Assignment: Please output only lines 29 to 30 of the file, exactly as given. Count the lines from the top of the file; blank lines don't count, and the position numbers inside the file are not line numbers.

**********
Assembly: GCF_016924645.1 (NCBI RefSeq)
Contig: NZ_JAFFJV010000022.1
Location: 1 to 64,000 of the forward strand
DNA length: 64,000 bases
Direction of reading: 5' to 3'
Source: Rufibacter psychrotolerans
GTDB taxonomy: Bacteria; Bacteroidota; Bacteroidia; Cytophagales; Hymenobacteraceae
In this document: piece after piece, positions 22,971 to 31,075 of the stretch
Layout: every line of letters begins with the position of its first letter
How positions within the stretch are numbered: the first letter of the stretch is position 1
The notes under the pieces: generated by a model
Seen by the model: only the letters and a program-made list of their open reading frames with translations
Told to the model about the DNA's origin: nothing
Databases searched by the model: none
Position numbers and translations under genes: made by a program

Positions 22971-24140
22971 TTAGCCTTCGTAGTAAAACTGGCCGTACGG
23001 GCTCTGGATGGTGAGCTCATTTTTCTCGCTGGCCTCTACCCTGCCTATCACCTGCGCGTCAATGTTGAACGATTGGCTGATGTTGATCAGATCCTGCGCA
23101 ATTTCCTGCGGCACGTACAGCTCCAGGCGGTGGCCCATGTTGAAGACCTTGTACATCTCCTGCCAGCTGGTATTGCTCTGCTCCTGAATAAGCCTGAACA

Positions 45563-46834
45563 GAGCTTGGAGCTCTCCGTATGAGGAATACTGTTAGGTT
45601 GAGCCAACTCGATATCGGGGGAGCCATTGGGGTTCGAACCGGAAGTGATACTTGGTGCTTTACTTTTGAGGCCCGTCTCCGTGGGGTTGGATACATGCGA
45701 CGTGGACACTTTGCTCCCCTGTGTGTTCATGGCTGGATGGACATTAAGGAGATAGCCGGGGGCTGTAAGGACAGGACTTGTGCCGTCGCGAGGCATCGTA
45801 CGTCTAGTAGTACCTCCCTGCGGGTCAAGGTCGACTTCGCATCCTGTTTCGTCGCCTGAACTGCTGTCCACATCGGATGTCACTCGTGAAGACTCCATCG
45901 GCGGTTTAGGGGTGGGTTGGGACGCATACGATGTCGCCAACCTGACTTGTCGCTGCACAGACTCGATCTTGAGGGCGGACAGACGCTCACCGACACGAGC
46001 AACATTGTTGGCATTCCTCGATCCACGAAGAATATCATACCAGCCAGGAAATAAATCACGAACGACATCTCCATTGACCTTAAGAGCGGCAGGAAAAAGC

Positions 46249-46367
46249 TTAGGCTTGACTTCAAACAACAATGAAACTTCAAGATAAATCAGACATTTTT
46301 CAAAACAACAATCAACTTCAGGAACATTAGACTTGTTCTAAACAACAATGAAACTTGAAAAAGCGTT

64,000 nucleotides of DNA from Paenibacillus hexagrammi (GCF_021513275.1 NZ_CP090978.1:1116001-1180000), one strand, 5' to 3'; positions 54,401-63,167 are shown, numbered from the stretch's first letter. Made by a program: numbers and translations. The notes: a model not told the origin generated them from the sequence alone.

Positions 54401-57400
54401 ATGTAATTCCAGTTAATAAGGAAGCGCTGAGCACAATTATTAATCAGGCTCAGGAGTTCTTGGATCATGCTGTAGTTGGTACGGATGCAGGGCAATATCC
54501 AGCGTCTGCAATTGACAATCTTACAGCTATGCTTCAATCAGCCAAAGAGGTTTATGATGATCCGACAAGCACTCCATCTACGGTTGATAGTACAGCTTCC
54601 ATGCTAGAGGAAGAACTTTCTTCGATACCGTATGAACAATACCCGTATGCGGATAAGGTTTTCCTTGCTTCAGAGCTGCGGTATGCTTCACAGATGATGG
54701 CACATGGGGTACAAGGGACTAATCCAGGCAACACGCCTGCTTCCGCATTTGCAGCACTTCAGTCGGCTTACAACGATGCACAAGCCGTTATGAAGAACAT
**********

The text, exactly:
46301 CAAAACAACAATCAACTTCAGGAACATTAGACTTGTTCTAAACAACAATGAAACTTGAAAAAGCGTT

64,000 nucleotides of DNA from Paenibacillus hexagrammi (GCF_021513275.1 NZ_CP090978.1:1116001-1180000), one strand, 5' to 3'; positions 54,401-63,167 are shown, numbered from the stretch's first letter. Made by a program: numbers and translations. The notes: a model not told the origin generated them from the sequence alone.